"Transformers: Revenge of the Fallen" (aka "ROTFL" to those who are rolling on the floor laughing about it) reportedly cost somewhere between $200 and $300 million to make, and the only special effects the critics are talking about are the ones of humping dogs. Or maybe they're humping dog-bots.
Anyway, there's nothing like an Uwe Boll movie to bring on the critical invective. Did I say "Uwe Boll"? I mean Michael Bay, of course. How did I get those two confused? What I mean to say is that critics who hate this movie don't just hate this movie, they find it anti-movie.
Why? It's just a summer screen-filler, isn't it? Stephanie Zacharek of Salon.com thinks it stinks:
"He's here -- I smell him." That's a line from "Transformers: Revenge of the Fallen," but funnily enough, it's also what I think every time I sit down to watch a Michael Bay movie.
Ty Burr of the Boston Globe says:
'Transformers: Revenge of the Fallen'' is -- there's no polite way to say this -- 2 1/2 hours of tumescence disguised as a motion picture. [...]
You don't have an inner teenage boy? Sorry, you're out of luck. The sequel to the 2007 summer hit "Transformers'' -- based on the Hasbro line of snap-together battle-bots and thus the ultimate toyification of American cinema -- offers nothing for mature adult sensibilities. On the contrary, it laughs at the very idea and then blows more stuff up. Fast, deafening, and dumb, the movie is total nonsense and will make a fortune. But it's a Michael Bay project, and the man does have the lack of shame to go with his deficiency in basic storytelling skills.
James Rocchi at MSN Movies writes:
... I have an inner child; he's just not an inner idiot. And if how much money something made had any correlation to how good it actually is, doctors would recommend you get more cocaine instead of more leafy greens. And no, I can't shut my brain off and have fun, anymore than I could rip out my tongue and enjoy a meal, because my brain is where I feel fun. And I could talk about the plot and characters and performances of "Revenge of the Fallen," but why should I care about those things when it's so clear that Bay doesn't? Many will walk out of "Revenge" praising the action and the special effects, but they'll be indicating that they don't know what they're talking about. The action is badly cut, confusing and incoherent, with no sense of space or distance or dynamism aside from close-ups of brutal blows and long shots of explosions. The effects are either too swift to be truly seen (Wasn't one of the pleasures of the Transformers toys slllllllowly ... clicking ... each change into place?) or so phony you can't bear to look (like when walking big-rig Optimus Prime, a giant multiton mass of metal, moves and fights with the lithe lightness of a 12-year-old gymnast). "Revenge of the Fallen" isn't good; it's just expensive, and while Michael Bay can't tell the difference between those things, a reasonably intelligent person can.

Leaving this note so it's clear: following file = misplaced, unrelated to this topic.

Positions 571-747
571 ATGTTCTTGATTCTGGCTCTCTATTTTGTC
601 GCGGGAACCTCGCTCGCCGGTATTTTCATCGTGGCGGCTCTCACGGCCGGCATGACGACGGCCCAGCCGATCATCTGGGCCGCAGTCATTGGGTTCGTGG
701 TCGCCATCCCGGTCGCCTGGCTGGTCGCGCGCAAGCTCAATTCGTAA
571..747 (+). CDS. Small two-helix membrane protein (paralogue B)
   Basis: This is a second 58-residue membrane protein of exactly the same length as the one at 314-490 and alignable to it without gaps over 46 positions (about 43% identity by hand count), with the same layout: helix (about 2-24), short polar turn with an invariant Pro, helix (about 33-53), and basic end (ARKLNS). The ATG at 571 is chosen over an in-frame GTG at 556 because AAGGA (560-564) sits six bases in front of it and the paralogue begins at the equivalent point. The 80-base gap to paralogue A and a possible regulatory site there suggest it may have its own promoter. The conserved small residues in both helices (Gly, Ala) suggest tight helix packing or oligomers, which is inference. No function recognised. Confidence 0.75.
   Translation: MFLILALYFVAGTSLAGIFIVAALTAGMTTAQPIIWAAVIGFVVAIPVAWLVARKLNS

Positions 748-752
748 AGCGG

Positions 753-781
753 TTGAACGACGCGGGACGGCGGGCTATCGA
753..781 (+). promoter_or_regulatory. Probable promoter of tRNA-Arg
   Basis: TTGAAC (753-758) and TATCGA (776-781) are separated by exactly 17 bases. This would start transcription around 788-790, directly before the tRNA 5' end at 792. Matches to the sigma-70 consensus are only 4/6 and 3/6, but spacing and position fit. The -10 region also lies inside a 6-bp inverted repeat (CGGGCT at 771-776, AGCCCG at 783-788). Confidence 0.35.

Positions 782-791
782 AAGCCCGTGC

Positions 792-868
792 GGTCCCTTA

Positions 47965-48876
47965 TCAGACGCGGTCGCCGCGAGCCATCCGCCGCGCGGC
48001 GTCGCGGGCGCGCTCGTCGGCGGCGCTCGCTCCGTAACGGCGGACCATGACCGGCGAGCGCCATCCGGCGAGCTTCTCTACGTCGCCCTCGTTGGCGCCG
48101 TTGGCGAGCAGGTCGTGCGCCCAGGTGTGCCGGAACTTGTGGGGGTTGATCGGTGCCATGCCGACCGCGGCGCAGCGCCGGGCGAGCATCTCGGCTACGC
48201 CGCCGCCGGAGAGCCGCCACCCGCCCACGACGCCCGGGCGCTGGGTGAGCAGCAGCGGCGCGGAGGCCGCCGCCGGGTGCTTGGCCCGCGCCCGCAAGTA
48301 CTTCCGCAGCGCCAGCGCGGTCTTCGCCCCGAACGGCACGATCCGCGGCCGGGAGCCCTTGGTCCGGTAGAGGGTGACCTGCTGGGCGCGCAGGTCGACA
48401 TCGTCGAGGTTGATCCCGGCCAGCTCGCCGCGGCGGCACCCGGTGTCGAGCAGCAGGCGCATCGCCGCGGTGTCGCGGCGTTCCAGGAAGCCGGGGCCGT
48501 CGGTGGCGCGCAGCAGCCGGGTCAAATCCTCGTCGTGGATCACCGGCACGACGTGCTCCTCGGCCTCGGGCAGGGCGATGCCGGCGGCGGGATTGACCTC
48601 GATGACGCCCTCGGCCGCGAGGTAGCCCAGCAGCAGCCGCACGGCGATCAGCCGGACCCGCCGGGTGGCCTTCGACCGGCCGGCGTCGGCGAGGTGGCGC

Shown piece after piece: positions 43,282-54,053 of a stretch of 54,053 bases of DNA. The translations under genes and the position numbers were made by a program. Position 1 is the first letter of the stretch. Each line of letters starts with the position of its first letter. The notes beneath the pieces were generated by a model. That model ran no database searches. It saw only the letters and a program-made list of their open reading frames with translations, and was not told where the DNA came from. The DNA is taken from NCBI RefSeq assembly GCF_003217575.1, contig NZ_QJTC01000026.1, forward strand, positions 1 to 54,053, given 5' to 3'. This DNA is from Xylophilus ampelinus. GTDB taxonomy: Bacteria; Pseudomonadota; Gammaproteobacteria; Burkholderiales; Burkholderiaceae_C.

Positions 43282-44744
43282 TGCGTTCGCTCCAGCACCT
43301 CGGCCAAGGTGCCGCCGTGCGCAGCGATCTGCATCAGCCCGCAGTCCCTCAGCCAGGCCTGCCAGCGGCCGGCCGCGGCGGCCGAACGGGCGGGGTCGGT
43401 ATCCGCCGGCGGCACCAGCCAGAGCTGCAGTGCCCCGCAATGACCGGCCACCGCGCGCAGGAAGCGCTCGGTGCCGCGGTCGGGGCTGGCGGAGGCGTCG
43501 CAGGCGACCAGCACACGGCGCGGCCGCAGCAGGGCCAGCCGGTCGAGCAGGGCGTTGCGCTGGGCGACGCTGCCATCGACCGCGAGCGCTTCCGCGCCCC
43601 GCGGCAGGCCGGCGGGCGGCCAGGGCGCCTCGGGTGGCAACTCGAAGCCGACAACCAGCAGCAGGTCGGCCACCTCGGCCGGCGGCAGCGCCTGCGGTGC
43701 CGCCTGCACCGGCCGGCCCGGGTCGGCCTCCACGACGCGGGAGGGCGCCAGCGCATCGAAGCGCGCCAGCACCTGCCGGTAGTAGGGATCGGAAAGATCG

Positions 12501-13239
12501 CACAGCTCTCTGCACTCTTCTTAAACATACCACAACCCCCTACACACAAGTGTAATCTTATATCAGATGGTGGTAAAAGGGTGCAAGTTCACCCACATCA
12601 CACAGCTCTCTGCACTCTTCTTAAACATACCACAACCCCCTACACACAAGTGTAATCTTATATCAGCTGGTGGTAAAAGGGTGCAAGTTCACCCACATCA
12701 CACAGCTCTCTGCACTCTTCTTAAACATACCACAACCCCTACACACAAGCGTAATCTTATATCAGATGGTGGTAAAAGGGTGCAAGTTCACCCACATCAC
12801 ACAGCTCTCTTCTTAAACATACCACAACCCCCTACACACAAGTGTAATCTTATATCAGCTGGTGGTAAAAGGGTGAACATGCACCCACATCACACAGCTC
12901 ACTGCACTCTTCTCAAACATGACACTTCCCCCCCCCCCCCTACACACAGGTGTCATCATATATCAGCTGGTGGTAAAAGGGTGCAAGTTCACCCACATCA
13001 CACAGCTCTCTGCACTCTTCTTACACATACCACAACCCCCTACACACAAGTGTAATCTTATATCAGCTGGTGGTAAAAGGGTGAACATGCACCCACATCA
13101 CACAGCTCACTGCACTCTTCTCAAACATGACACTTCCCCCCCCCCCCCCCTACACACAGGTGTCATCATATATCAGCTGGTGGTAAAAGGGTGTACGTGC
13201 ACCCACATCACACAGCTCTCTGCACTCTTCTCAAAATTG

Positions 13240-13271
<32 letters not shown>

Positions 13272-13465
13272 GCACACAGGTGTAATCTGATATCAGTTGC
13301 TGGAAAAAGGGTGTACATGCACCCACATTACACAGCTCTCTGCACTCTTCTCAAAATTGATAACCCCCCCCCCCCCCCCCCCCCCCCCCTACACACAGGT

It sounds like he had a bad time. Roger Ebert certainly did. He writes:
"Transformers: Revenge of the Fallen" is a horrible experience of unbearable length, briefly punctuated by three or four amusing moments. One of these involves a dog-like robot humping the leg of the heroine. Such are the meager joys. If you want to save yourself the ticket price, go into the kitchen, cue up a male choir singing the music of hell, and get a kid to start banging pots and pans together. Then close your eyes and use your imagination.
Many of the reviews mentioned that adults are not exactly this movie's target demographic. So, should this movie perhaps be regarded as another plastic Hasbro product rather than... say, a motion picture? Except that, if you look at it that way, it's a toy that does all the playing for you -- and at you -- rather than engaging your own storytelling imagination?
If there is one thing everyone in Hollywood thinks they know for sure, it's that the three most important words in movie development are story, story, story. This is not a story: A group of inconsequential human characters watch animation.
Yet, on some level, "ROTLF" is still ostensibly a narrative film -- a series of images that sketch out a series of events in which semi-identifiable humanoids (or avatars) are present, if not involved or involving -- no matter how deficient its grammar, storytelling skills or character development may be. (No, wait, it's "Godardian," right? Bay is cleverly deconstructing conventional movie constructs? To paraphrase Rocchi: Can a reasonably intelligent person tell the difference?)
So, you may ask, what good do reviews of a "Transformers" sequel do, besides providing a few million readers with some pretty energetic and entertaining copy? (Above is Wordle word cloud I made from some of the early reviews, after filtering out the most common names and figures of speech.) Surely nobody expects "RFLTO" to contribute anything of value to the art of cinema. But it might. If nothing else, it's a contemporary cultural artifact. Why shouldn't people write whatever they want about it?
Why waste spleen on Michael Bay? He's a real visionary--perhaps mindless in some ways (he's never bothered filming a good script), but "Transformers: Revenge of the Fallen" is more proof he has a great eye for scale and a gift for visceral amazement. [...]
Bay is an ideal director to realize this peculiar genre, which remakes the surfeit of adolescent commercial media as a means of multimedia gratification.
I'm waiting for the ad blurb, aren't you?